For a mother the project of raising a boy is the most fulfilling project she can hope for. She can watch him, as a child, play the games she was not allowed to play; she can invest in him her ideas, aspirations, ambitions, and values — or whatever she has left of them; she can watch her son, who came from her flesh and whose life was sustained by her work and devotion, embody her in the world. So while the project of raising a boy is fraught with ambivalence and leads inevitably to bitterness, it is the only project that allows a woman to be — to be through her son, to live through her son.
He didn't come out of my belly, but my God, I've made his bones, because I've attended to every meal, and how he sleeps, and the fact that he swims like a fish because I took him to the ocean. I'm so proud of all those things. But he is my biggest pride.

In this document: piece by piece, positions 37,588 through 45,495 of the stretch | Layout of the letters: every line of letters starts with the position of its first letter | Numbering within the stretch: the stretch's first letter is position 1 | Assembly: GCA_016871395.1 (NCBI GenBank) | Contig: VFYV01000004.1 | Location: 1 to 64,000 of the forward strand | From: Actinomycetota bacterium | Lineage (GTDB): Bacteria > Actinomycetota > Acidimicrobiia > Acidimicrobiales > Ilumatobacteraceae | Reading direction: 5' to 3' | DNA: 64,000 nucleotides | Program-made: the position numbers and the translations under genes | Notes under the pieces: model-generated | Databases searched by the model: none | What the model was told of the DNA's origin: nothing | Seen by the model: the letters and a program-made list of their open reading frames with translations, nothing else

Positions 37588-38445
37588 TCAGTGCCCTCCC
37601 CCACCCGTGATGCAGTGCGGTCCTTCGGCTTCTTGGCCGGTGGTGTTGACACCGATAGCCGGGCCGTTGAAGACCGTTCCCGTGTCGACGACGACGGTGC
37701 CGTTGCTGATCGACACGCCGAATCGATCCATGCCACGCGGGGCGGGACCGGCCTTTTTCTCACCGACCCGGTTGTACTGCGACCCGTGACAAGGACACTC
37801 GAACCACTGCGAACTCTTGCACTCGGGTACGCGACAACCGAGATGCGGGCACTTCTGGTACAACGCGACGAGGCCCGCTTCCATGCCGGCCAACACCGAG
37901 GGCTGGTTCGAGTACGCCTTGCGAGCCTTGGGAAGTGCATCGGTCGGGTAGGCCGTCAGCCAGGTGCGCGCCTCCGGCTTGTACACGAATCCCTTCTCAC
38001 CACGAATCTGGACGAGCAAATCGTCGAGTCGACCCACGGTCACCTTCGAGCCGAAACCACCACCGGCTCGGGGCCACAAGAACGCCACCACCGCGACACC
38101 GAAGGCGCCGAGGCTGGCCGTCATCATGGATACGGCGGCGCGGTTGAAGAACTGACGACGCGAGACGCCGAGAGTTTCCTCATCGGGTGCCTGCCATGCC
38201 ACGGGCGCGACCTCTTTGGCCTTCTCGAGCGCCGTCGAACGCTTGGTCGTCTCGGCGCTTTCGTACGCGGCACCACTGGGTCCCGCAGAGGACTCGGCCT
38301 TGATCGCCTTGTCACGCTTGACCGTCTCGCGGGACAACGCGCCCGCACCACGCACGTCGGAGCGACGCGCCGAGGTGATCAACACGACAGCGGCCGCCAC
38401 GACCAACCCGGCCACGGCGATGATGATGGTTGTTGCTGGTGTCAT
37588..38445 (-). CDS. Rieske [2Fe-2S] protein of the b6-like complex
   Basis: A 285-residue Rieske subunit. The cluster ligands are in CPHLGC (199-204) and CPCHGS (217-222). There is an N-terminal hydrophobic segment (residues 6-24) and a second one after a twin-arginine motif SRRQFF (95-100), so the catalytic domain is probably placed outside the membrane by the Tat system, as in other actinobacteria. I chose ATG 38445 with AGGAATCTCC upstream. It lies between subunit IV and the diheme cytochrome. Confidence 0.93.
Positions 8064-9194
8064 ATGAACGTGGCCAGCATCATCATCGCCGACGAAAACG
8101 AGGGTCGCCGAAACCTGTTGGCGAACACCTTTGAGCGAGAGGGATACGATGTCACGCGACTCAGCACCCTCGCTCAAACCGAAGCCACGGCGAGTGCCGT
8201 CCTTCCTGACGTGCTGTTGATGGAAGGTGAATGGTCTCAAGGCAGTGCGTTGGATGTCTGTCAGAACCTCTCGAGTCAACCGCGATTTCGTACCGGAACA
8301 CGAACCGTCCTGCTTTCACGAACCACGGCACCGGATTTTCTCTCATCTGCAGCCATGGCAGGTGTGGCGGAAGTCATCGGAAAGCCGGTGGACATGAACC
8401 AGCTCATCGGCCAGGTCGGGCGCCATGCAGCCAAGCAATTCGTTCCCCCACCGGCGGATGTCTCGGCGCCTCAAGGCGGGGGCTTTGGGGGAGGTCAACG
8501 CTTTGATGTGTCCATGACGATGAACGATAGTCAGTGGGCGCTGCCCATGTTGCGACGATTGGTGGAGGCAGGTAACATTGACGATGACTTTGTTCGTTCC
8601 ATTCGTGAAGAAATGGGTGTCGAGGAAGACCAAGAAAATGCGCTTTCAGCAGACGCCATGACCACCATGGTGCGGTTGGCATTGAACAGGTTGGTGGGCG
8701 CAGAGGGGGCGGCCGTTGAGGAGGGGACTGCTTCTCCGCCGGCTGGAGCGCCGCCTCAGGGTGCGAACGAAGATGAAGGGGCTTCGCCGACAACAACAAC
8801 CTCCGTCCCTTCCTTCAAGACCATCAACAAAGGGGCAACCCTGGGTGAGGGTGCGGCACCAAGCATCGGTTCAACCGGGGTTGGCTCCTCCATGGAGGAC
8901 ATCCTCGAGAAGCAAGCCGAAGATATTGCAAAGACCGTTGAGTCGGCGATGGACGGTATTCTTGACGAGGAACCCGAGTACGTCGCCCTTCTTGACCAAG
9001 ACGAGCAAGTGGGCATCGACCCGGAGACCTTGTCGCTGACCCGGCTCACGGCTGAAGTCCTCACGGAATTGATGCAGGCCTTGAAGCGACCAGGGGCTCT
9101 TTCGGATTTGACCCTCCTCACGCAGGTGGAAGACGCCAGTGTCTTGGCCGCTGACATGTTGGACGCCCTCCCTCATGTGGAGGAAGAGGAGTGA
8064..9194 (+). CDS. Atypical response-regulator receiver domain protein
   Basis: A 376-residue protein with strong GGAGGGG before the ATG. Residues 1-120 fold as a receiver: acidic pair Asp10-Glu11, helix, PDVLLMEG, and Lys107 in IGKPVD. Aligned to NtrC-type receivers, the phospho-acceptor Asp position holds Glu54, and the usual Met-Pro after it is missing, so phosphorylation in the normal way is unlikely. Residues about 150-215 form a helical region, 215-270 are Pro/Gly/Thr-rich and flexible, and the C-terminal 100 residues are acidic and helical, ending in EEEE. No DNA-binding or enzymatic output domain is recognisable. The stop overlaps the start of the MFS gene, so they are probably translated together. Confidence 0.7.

He followed in his father's footsteps, but his gait was somewhat erratic.
How we dwelt in two worlds the daughters and the mothers in the kingdom of the sons.
If a man has been his mother's undisputed darling he retains throughout life the triumphant feeling, the confidence in success, which not seldom brings actual success along with it.
In the middle classes the gifted son of a family is always the poorest — usually a writer or artist with no sense for speculation — and in a family of peasants, where the average comfort is just over penury, the gifted son sinks also, and is soon a tramp on the roadside.
You don't raise heroes, you raise sons. And if you treat them like sons, they'll turn out to be heroes, even if it's just in your own eyes.